Misunderstood and lacking anything resembling a hit single, Pinkerton was released in the fall of 1996 to mixed reviews and underwhelming sales. Embarrassed by the album’s failure, Cuomo publicly questioned the confessional nature of the work equating it to, “getting really drunk at a party and spilling your guts in front of every one and feeling great, then waking up the next day and realizing what a complete fool you made of yourself.” Of course, fools often rush to judgement. And even Pinkerton‘s harshest critics couldn’t ignore the draw of the album’s raw emotional landscape. While die-hard fans continued to listen, the world began to take notice. In spite of its initial failure, the album took on a life of its own. After years of claiming ‘cult classic’ status, that status finally gave way to a bonafide hit. In 2001, Rolling Stone readers voted Pinkerton the 16th greatest album ever recorded. By 2009, the album had quietly sold over 850,000 copies and been certified gold. Love it or hate it, Pinkerton changed the game. Twenty years after its release, it’s still one of the most brutally honest rock records ever recorded. And it’s an absolute joy to experience every trembling vocal and fist-pumping riff all over again.
But What’s in the Box?!
Pinkerton was a stark change of pace from the introspective pop pleasures of the Weezer’s debut album. It makes sense that Cuomo & Co would shed the bare simplicity of that album’s cover for something a little more dramatic. The ukiyo-e print that introduced the world to Pinkerton is at once fragile, virile, sensual, and sorrowful. Just like the music inside.
As always, the album comes wrapped in a mini-sleeve chock full of important information like the artist’s name, the album’s title, month of issue … and even the initials of the person who personally handled your disc. Good looking out, MP.
Don’t forget to flip that sleeve over and scope out Pinkerton‘s companion cocktail, The Sake Martini. It’s got sake in it. And sake is delicious. So make sure you have one. Or two.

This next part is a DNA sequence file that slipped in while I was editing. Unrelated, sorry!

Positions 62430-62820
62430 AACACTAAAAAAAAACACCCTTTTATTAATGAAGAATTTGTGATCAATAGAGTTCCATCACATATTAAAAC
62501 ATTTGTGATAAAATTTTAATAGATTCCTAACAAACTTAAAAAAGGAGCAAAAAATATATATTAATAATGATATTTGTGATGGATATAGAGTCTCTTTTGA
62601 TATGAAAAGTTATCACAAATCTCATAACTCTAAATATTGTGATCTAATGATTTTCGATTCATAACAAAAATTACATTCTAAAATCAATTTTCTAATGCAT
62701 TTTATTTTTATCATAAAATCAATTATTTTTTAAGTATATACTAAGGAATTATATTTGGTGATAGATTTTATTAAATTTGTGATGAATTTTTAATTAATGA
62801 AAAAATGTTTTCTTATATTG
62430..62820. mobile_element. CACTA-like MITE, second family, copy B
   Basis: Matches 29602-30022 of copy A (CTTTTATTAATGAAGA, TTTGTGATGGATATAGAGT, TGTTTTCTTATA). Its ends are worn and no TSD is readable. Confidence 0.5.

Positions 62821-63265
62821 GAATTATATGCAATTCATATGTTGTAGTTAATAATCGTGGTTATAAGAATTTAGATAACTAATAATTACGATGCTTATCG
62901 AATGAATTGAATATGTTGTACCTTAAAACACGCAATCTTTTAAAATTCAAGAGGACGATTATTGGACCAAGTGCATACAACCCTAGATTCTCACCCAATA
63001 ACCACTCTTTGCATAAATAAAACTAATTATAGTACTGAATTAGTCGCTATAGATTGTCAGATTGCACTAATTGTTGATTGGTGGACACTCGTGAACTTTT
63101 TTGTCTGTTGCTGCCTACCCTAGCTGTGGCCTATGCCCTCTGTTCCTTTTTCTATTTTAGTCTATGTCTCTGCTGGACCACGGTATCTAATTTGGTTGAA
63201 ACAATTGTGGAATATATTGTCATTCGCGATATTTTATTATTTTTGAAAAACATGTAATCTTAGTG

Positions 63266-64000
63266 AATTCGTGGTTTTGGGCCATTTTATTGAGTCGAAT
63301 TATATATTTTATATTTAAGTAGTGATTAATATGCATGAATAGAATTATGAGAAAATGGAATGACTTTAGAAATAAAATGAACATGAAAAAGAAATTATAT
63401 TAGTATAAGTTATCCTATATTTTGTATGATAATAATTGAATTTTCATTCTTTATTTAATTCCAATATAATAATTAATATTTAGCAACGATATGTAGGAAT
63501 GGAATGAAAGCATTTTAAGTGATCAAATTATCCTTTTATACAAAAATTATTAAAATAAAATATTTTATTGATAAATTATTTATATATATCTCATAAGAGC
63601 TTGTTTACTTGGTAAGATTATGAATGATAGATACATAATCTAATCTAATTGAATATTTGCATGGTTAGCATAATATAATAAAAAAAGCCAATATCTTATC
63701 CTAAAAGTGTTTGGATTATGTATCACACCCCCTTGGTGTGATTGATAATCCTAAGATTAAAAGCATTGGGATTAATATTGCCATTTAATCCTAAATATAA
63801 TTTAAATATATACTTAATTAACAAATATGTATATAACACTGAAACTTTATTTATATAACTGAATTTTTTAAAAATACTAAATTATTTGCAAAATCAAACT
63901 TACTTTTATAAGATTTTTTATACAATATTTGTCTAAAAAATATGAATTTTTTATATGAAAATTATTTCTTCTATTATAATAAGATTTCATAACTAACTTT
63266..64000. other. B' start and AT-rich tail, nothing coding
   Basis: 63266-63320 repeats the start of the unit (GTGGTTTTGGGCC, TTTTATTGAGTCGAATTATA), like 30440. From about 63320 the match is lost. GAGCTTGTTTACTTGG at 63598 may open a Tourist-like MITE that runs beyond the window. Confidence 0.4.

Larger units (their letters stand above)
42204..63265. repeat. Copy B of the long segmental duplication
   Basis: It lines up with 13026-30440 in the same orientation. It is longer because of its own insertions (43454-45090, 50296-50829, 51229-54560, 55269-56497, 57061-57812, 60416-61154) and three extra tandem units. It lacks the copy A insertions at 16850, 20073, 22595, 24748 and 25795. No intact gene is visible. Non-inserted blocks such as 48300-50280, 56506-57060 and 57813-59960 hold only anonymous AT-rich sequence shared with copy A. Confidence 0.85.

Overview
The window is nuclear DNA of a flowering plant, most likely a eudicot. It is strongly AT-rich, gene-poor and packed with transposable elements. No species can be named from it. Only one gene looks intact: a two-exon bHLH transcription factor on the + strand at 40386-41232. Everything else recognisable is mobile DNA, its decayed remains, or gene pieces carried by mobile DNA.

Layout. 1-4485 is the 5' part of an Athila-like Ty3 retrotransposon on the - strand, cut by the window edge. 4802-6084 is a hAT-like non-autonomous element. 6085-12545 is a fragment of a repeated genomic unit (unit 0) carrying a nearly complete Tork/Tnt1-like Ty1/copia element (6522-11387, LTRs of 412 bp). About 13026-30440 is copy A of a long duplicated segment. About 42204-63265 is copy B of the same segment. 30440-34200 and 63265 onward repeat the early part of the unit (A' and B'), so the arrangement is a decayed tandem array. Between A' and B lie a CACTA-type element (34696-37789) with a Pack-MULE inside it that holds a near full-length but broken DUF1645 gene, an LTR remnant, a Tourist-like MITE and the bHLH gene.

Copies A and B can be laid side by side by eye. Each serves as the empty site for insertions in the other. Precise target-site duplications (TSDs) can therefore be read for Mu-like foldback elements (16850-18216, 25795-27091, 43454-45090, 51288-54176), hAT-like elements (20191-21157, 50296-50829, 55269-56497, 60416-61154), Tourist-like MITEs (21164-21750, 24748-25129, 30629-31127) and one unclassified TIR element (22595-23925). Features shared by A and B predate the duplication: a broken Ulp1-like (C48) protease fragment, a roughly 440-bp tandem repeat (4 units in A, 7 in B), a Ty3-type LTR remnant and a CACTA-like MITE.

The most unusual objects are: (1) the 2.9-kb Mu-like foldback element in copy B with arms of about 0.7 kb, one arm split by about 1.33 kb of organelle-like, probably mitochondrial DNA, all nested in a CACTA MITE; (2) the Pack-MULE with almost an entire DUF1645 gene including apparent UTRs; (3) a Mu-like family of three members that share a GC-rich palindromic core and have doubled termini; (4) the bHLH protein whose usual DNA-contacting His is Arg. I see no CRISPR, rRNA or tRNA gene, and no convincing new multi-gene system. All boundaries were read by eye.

Digging deeper, you’ll find two hidden gems – a lovely bit of poetic rambling from VMP’s own Tyler Barstow and a stunning 12″x 12″ print from Fuco Ueda. I’ll let the art speak for itself this month, ’cause damn.
You’ll also find a little teaser for what’s coming to the VMP June Member’s Store in there.
Before you rip open the plastic and start digging through that sleeve, make sure to take note of the all-important info on these stickers. Hi-five, VMP. And Members, give yourselves a pat on the back as well.
Once you get that plastic off, have a gander inside that gatefold … ’cause it’s a pop-up! Which would seem a bit silly if it weren’t so fucking cool.
Inside those sleeves you’ll find a full page of liner notes with pics of the band in the studio circa 1995 and full lyrics to every track on the album. Nice.
And yeah, you’ll also find this gorgeous pressing of the album itself. My God, just look at that marbled, translucent blue vinyl. Well done, VMP.
And yes, it’ll look pretty slick on your deck.
How’s it sound? Like sitting alone in a dark room with nothing but the thoughts in your head and the experiences that brought them there. Darkness passes and you come to realize how fragile human beings are. Bodies are made for lust. Hearts are made to love and made to break. Sometimes you break. Sometimes you get broken. Sometimes lust and love and pain all come in the same package. And somehow you have to be ok with that. But, ya know, with guitars.
Give It a Spin
I’ll say that Pinkerton is not my favorite Weezer album. I still prefer the power pop irreverence of The Green Album. But it’s impossible to overlook the sheer bravado of the band’s work on Pinkerton. Poppy, crunchy, catchy, and oh so self-aware, few albums from the ’90s were as daring or divisive as this little number from Weezer. It’s been nice to dig back into this album and revisit Mr. Cuomo & Co in all their anthemic charm. Thanks Vinyl Me, Please for making that happen. And for putting it all into such a pretty package. Of course, you may not always love the music VMP sends your way, but it will always be an adventure … and that’s the whole point of music.